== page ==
I strongly doubt that this could disrupt the north Atlantic thermohaline circulation in any way more significant than what humans are already doing with the freshwater influxes from glacial meltwater due to increased global warming. The thermohaline circulation is largely governed by temperature and salinity differences, and it would take a truly immense barrier to alter the landform surrounding it enough to truly deflect the conveyor belt in any significant way.   

       Moreover, should the conveyor belt shut down, this wouldn't necessarily be a counter to global warming. It might gradually lower temperatures in Eastern North America and Europe, but given present rates of global warming, any cooling effect felt locally might even be countered by an equal or greater effect from global warming.   

       It's a technologically feasible idea, certainly -- people have been building offshore platforms for years, and this is just a massive extension of that -- but some of the other details seem a bit sketchy.
qt75rx1, Apr 05 2008

       Thanks for that, [qt]. I suppose it can't alter the quantity of heat currently circulating in the atmosphere and the oceans except for energy released by construction activities. However, the Atlantic Ocean is very deep, so structures linking the ocean floor to the surface would have to be several kilometres tall, which is why i think they might have to be floating platforms rather than islands, rather like oil rigs.   

       How about moving bits of Gran Canaria to reduce the risk of its collapse? If it's going to do it otherwise, this would seem to be a possible use for it as well as reducing the danger.   

       Maybe there are suitable significantly shallower parts of the ocean.
nineteenthly, Apr 05 2008

       A 747, with 200 passengers, gets about 40 miles to the gallon, per passenger.   

       In comparison, snickling people around by light aircraft, boat and car is going to be an environmental disaster. [-]
MaxwellBuchanan, Apr 05 2008

       Light aircraft, yes. Sail or rowing boat, as in longship, no. If the Polynesians did it, it would be possible without major environmental influence. Tunnels are another option, though not a very good one because of the depth of the ocean. Island hopping is only one reason for them anyway. I'm imagining a situation where industry is compromised for some reason or other, leading to a drastic drop in the standard of living, meaning that communication by current methods would be impractical.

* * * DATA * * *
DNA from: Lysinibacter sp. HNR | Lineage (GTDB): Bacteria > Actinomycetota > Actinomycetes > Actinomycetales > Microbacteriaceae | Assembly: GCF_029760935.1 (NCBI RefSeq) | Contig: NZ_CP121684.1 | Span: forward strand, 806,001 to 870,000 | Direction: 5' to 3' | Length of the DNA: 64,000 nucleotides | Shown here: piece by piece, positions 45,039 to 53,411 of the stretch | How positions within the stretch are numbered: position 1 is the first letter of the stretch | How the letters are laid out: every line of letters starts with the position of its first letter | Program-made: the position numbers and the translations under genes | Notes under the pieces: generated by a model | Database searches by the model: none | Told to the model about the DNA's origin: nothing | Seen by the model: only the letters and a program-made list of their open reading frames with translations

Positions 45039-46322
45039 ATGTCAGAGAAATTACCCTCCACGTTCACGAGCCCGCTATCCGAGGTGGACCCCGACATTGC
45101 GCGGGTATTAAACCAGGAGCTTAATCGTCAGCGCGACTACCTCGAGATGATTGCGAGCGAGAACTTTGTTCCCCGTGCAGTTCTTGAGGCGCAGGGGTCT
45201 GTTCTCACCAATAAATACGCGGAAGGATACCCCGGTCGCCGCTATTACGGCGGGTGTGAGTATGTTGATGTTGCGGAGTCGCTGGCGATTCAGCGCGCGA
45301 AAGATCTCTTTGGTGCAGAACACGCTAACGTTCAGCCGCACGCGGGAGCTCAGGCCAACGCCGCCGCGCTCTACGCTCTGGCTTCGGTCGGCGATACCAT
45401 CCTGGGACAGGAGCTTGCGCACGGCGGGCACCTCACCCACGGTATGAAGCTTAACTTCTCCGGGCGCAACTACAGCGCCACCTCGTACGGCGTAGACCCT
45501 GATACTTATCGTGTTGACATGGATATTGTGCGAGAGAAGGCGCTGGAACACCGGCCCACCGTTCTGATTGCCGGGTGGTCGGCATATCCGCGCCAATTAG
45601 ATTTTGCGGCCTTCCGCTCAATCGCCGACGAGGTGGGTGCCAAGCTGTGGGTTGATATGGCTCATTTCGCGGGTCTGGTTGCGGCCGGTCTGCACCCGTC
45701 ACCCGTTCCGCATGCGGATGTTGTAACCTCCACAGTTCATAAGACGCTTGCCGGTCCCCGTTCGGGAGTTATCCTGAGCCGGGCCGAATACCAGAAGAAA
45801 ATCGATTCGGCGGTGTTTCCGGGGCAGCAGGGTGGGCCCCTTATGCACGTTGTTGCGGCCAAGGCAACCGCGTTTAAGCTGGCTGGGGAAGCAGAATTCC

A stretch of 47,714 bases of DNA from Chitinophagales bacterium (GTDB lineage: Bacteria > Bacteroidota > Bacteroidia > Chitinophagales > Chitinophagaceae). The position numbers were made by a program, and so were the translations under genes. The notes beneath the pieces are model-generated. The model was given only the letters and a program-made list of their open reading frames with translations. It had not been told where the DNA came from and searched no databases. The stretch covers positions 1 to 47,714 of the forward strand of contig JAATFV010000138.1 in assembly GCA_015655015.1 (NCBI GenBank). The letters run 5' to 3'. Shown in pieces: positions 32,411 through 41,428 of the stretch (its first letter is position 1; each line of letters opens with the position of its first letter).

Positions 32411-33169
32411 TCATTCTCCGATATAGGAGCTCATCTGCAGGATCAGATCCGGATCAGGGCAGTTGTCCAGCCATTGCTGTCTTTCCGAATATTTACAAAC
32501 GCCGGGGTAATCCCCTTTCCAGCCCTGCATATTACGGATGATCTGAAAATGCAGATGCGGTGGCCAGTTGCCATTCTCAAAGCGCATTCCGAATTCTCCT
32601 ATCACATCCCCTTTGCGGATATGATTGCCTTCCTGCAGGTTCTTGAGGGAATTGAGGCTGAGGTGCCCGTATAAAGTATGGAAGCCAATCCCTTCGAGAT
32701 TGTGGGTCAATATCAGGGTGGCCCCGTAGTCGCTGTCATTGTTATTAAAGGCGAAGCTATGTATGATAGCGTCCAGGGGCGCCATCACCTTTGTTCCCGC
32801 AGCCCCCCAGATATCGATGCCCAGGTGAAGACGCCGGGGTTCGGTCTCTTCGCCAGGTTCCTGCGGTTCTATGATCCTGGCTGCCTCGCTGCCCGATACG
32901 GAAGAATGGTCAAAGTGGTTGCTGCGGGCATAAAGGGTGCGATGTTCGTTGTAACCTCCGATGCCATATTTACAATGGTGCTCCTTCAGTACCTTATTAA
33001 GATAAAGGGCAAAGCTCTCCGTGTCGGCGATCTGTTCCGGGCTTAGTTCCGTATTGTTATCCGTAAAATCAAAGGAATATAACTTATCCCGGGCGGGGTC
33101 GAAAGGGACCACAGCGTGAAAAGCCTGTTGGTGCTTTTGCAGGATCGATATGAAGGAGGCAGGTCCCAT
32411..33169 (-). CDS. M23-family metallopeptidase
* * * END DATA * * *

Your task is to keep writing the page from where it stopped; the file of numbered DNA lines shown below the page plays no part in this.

Air transport via airship would be possible too, without so much fuel consumption.
nineteenthly, Apr 05 2008

       It might be cheaper in the long-run, energywise, if we build a transAtlantic high-speed railroad line, to transport cargo and passengers at express-train speeds. It could be a kind of flexible tube built on a string of floating pontoons, anchored to the ocean floor. These artificial archipelago islands could be occasional rest and maintenance stops along the way. There could even be two or four sets of rails for carrying passengers to and fro, and a separate pair of rails for freight. The freight could be remote guided and propelled by rockets, since inanimate objects can withstand higher g-forces than humans.   

       Also, the archipelago needn't actually extend very deep into the ocean. For much of the northern arc of the North Atlantic, along the continental shelf of North America and Northwestern Europe bathymetric soundings indicate an average depth of only 1500 metres. We can easily extend pilings into the shelf area and create a string of islands ringing the North Atlantic from western Ireland, past Iceland, off the Greenland coast, and down across the shallow basin off the Labrador coast and connecting to Newfoundland in Canada.
qt75rx1, Apr 05 2008

       On another thought, the North Atlantic commonly receives extremely rough weather for much of the year. This would be an rather perilous undertaking
qt75rx1, Apr 05 2008

       Nobody considers a southern route... as if hopping from Australia or South Africa to Antarctica was so difficult! You can practically walk across from Ross land to cape Horn.
ye_river_xiv, Apr 05 2008

       That was me. Glad you liked it. :)
pertinax, Apr 06 2008

       Like the idea, [pertinax]. Is it covered in road cones? I feel sorry for Nova Scotia.   

       A southern route would be different: no reason not to do both. More energy from wind power, different habitats to protect delicate ecosystems, but less tourism, less reason to move there and therefore less incentive for other countries to change their political systems.   

       Excellent link, [qt]! The plateau to the south of Iceland and west of Scotland is perfect. In fact, it looks like it might have been above sea level during the Mindel glaciation, and even now is shallower than the height of the highest buildings. The West Atlantic is more dicy though. Maybe islands or a single big island in the east and floating platforms in the west?
nineteenthly, Apr 06 2008

       That would seem to be a good compromise, [nine].